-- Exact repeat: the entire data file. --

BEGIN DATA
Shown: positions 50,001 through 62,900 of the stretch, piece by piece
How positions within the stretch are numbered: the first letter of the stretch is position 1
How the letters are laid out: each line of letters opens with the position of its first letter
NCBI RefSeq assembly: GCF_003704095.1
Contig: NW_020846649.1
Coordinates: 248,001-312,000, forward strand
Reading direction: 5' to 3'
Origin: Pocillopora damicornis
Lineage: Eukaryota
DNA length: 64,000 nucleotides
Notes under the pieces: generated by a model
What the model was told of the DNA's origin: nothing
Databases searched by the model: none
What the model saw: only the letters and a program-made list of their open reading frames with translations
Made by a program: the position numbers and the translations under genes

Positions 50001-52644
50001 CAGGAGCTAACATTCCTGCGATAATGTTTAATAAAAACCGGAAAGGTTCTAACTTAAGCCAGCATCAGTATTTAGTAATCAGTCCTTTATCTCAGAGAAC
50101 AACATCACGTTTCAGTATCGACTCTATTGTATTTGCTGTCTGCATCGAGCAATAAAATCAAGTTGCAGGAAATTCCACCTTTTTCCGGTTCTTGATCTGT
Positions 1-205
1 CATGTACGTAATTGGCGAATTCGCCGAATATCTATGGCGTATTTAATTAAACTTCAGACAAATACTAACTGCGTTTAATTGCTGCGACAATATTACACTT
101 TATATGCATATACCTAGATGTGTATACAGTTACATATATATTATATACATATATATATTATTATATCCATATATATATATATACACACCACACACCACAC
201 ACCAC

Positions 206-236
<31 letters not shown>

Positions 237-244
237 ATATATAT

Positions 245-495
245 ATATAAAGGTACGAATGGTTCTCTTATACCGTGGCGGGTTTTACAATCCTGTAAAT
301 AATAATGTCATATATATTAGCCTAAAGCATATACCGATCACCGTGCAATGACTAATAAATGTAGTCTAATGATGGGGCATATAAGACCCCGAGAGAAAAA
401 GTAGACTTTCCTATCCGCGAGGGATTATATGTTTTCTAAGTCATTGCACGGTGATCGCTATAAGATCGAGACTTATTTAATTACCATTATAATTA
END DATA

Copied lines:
Shown: positions 50,001 through 62,900 of the stretch, piece by piece
How positions within the stretch are numbered: the first letter of the stretch is position 1
How the letters are laid out: each line of letters opens with the position of its first letter
NCBI RefSeq assembly: GCF_003704095.1
Contig: NW_020846649.1
Coordinates: 248,001-312,000, forward strand
Reading direction: 5' to 3'
Origin: Pocillopora damicornis
Lineage: Eukaryota
DNA length: 64,000 nucleotides
Notes under the pieces: generated by a model
What the model was told of the DNA's origin: nothing
Databases searched by the model: none
What the model saw: only the letters and a program-made list of their open reading frames with translations
Made by a program: the position numbers and the translations under genes

Positions 50001-52644
50001 CAGGAGCTAACATTCCTGCGATAATGTTTAATAAAAACCGGAAAGGTTCTAACTTAAGCCAGCATCAGTATTTAGTAATCAGTCCTTTATCTCAGAGAAC
50101 AACATCACGTTTCAGTATCGACTCTATTGTATTTGCTGTCTGCATCGAGCAATAAAATCAAGTTGCAGGAAATTCCACCTTTTTCCGGTTCTTGATCTGT
Positions 1-205
1 CATGTACGTAATTGGCGAATTCGCCGAATATCTATGGCGTATTTAATTAAACTTCAGACAAATACTAACTGCGTTTAATTGCTGCGACAATATTACACTT
101 TATATGCATATACCTAGATGTGTATACAGTTACATATATATTATATACATATATATATTATTATATCCATATATATATATATACACACCACACACCACAC
201 ACCAC

Positions 206-236
<31 letters not shown>

Positions 237-244
237 ATATATAT

Positions 245-495
245 ATATAAAGGTACGAATGGTTCTCTTATACCGTGGCGGGTTTTACAATCCTGTAAAT
301 AATAATGTCATATATATTAGCCTAAAGCATATACCGATCACCGTGCAATGACTAATAAATGTAGTCTAATGATGGGGCATATAAGACCCCGAGAGAAAAA
401 GTAGACTTTCCTATCCGCGAGGGATTATATGTTTTCTAAGTCATTGCACGGTGATCGCTATAAGATCGAGACTTATTTAATTACCATTATAATTA